This post was first shared on SocialFresh
How many organizations have established a methodology to prioritize social media channels like Facebook
, or blogging
? Fast-growing social media channels attain media hype, which drives inflated expectations, excitement, and - unfortunately - guides our hand. We should be prioritizing resources based on ROI, customer use, and traffic volumes.
Growth -> Hype -> Misguided Priority
Social media channels attain hype based on growth rates, even when their total penetration amongst the target audience is low. For example, Google + experienced a spike in initial hype for getting 10 million users in only 16 days.
That's enough growth to make headlines, but still less than one percent of the earth's population, which just hit
7 billion. There's been plenty of stories
about Twitter's phenomenal growth rate over the years, but even now only 13% of online adults use Twitter
. You can blame the media and the internet for fostering shiny object syndrome, but change is what makes it news, not value. We need to learn how to tell the difference and prioritize on ROI.
I'm not advocating corporations abandon Twitter, but challenging readers to ask the question, "are we prioritizing based on hype?" Wikipedia
is the 5th or 6th largest website
in the world by traffic. Articles on Wikipedia show up in the top ten search results of 95% of all searches and about 50% of internet users use Google in any given day. ReadWriteWeb praised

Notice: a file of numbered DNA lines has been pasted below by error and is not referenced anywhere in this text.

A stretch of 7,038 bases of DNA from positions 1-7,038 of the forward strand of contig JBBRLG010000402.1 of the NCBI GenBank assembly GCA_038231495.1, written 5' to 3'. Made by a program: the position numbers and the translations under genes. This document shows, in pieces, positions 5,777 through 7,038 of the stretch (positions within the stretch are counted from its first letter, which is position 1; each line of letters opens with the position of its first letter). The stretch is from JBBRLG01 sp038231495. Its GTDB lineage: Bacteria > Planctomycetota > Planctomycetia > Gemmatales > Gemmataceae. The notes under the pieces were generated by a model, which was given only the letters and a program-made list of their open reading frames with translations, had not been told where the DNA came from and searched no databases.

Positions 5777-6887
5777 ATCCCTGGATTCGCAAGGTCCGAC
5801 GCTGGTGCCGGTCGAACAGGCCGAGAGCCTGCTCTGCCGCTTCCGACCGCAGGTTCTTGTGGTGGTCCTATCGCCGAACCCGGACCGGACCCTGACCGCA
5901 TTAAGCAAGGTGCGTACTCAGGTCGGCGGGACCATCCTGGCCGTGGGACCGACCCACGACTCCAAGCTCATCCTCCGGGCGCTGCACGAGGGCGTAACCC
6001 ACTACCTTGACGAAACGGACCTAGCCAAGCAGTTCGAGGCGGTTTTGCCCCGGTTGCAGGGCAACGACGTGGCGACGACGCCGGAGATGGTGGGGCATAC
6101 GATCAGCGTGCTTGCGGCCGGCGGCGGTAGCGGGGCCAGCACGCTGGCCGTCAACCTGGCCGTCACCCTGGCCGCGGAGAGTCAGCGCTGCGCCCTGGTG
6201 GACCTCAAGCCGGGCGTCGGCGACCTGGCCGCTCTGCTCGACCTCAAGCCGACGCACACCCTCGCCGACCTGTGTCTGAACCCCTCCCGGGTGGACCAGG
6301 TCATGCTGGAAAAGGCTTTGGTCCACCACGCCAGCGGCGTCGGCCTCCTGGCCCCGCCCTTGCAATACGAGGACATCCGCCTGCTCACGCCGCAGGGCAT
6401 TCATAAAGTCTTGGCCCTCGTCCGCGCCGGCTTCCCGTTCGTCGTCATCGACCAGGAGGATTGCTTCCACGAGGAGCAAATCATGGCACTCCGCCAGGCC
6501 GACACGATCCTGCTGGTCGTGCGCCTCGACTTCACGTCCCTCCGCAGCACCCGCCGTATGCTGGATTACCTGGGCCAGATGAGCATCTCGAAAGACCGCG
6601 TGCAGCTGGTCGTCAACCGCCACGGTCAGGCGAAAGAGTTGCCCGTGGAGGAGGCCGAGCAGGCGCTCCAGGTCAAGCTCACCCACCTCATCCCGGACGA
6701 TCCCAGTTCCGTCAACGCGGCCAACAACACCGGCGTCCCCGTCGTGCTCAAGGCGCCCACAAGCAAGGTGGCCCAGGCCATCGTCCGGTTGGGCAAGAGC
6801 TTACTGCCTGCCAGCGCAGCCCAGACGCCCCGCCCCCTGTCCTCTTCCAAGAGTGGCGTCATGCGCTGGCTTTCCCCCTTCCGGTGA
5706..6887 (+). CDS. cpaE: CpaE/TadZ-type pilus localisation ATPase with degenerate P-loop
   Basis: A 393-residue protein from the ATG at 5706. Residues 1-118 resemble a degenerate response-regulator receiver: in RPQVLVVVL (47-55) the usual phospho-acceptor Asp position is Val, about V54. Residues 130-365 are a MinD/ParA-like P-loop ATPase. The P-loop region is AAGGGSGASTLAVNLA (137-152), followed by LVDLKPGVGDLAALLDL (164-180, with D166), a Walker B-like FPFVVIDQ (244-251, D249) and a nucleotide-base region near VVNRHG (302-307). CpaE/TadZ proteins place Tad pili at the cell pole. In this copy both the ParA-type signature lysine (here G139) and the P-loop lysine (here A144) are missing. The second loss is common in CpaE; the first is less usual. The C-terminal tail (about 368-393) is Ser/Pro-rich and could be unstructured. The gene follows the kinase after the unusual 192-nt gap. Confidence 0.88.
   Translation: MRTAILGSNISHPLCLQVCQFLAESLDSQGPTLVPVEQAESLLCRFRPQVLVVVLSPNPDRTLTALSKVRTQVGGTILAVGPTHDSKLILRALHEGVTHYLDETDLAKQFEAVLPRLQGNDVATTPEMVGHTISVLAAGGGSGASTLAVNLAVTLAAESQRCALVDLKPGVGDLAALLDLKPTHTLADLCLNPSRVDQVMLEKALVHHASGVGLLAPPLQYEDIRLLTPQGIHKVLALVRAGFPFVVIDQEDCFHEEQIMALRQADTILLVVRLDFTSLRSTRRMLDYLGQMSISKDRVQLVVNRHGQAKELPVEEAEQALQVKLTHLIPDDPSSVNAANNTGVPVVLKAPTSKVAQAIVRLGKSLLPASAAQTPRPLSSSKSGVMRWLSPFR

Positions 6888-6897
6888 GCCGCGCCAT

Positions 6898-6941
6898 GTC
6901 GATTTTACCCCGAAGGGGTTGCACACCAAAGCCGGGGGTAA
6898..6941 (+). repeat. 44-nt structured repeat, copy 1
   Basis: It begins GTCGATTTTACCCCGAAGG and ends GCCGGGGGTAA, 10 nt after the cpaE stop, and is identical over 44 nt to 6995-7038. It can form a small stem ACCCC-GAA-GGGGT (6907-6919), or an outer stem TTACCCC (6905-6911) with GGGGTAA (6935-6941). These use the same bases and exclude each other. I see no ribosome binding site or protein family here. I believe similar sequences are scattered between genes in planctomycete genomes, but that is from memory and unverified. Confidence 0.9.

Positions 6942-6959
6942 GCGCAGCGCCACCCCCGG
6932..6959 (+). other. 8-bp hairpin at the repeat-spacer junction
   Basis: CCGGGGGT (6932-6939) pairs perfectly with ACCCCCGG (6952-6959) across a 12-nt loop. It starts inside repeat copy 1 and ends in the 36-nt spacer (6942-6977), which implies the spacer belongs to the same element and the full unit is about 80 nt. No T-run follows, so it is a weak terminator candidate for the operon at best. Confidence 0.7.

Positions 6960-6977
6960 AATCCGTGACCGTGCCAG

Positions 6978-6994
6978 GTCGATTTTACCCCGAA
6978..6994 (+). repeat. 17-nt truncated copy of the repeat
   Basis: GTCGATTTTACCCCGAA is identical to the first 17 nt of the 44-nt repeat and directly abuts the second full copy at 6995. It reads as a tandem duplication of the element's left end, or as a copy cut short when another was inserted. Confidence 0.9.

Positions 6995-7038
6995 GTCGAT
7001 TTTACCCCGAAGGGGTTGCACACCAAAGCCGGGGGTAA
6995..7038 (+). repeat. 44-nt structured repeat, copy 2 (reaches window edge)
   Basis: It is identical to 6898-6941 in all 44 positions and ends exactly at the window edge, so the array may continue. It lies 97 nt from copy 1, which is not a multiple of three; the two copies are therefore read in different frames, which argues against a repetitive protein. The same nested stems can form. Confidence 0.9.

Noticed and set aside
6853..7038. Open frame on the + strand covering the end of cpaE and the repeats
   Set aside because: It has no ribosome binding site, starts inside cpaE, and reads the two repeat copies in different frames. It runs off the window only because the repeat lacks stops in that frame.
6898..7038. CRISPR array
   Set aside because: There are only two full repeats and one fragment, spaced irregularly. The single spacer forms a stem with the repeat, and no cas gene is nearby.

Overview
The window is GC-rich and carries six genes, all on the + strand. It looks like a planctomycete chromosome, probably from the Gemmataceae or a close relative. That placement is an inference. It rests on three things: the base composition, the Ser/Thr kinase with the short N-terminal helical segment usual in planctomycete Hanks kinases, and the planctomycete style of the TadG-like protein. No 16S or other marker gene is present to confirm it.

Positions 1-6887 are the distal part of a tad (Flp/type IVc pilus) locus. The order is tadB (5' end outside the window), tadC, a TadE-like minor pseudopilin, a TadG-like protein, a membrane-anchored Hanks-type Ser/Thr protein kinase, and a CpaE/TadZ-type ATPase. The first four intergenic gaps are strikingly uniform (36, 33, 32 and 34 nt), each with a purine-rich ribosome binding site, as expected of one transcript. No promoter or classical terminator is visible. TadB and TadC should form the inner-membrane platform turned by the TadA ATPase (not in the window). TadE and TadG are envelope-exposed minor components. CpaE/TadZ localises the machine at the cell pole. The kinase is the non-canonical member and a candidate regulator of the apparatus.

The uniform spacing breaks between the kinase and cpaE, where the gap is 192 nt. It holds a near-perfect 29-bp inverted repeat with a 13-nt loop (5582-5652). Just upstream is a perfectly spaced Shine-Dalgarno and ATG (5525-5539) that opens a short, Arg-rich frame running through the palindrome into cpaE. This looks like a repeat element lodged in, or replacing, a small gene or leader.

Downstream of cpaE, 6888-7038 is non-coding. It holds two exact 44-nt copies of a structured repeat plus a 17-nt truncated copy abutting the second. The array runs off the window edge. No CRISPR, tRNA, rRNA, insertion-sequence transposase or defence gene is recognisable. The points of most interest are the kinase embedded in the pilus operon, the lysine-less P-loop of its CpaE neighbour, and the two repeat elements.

something called ://URLFAN as an influence index on the Web; an index that has identified Wikipedia as the #1 most influential website on the internet. Wikipedia is up with YouTube, Facebook and Twitter as one of the top websites in the world, yet many organizations with dozens of Twitter handles, Facebook pages and YouTube channels have never even read their Wikipedia article. Google searches for the top 5 largest companies
in the world reveal Wikipedia pages as one of the top results on each one. Why has Wikipedia fallen off the corporate agenda, while Twitter sits on a pedastool?
Barrier to Entry
One reason is the barrier to entry. A blog can (technically) be setup in hours and a Twitter handle in minutes. On these platforms no formal rules for good content are established, collaboration or agreement with other members is not required, and few challenging new skills are required in comparison. Twitter, Facebook and YouTube don't mandate consensus or agreement with other members. There's no rules. Wikipedia is said to have more rules than any one person knows, marketing content is often met with public lambasting and success requires genuine community collaboration. New skills like coding in Wikipedia's HTML-style code are needed. It's not as easy to just jump in and learning how is often met with some humiliating obstacles. Wikipedia requires compliance with policies, because you share a Wikipedia article with a community rather than owning a handle, URL or page.
Wikipedia is over 10 years old. The growth rate in number of articles on Wikipedia reached its peak
years ago. It's traffic growth rate is basically stagnant
. That's because it's already established. It has no hype, because it's not growing, it's already grown up.
I would like to challenge readers to take a moment and think about it. Are marketing priorities being created based on hype instead of value? Are you overlooking Wikipedia, because it's too hard to learn? Why is Twitter or Facebook such a priority, while Wikipedia goes unnoticed? Are you over-investing in shiny objects? Why have we invested in large, fragmented, unmanageable social sites that can take years to build a following and grow SEO, when a hand-full of rule-bound, manageable, community built pages already top the search tools we know all our constituents use every day.